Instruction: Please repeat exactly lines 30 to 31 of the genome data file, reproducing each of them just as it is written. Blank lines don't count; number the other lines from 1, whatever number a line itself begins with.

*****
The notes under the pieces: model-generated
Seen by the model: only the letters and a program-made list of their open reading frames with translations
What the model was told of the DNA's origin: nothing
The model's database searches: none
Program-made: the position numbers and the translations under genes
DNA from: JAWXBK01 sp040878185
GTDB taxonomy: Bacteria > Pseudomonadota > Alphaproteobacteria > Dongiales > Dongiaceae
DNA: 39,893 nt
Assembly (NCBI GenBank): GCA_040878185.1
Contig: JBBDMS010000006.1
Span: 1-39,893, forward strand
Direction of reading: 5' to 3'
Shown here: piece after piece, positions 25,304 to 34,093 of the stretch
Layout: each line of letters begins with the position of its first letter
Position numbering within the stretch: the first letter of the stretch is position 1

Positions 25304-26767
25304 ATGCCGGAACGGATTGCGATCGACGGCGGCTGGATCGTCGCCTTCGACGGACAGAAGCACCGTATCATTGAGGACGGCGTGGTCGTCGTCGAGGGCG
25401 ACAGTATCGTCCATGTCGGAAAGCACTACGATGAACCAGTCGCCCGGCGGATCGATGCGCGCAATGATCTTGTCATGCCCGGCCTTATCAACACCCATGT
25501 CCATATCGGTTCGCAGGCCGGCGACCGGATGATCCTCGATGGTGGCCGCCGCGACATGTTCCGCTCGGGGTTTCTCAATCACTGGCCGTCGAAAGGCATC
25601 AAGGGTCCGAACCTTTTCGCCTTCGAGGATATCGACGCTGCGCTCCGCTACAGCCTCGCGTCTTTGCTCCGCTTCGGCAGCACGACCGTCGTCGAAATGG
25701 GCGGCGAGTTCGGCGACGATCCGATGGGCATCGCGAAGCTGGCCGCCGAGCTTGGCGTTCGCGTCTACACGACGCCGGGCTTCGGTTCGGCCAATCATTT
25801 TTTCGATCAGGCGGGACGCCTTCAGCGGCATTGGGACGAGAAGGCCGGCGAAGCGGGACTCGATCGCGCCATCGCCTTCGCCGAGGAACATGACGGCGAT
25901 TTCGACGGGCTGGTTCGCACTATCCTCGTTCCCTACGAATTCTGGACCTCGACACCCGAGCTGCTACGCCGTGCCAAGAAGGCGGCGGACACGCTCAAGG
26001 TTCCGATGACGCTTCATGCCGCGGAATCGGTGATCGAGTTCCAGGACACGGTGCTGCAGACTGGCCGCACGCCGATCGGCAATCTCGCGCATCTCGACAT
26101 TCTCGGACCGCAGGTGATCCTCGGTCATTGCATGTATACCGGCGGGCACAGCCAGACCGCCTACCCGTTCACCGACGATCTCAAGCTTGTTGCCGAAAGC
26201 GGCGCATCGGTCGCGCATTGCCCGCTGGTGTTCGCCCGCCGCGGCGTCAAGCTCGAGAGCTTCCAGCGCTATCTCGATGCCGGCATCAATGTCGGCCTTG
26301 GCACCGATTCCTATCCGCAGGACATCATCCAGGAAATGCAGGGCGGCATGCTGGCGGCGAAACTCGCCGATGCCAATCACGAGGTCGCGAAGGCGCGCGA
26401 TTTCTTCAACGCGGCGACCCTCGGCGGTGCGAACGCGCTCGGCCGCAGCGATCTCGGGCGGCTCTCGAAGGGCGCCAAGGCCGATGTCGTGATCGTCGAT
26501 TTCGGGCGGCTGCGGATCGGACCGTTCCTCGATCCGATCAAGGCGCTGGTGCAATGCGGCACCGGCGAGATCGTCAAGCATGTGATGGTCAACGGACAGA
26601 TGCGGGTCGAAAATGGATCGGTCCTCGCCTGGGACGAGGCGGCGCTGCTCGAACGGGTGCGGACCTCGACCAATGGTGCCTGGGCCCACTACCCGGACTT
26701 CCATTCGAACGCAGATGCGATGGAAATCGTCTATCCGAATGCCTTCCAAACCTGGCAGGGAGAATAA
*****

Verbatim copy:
26601 TGCGGGTCGAAAATGGATCGGTCCTCGCCTGGGACGAGGCGGCGCTGCTCGAACGGGTGCGGACCTCGACCAATGGTGCCTGGGCCCACTACCCGGACTT
26701 CCATTCGAACGCAGATGCGATGGAAATCGTCTATCCGAATGCCTTCCAAACCTGGCAGGGAGAATAA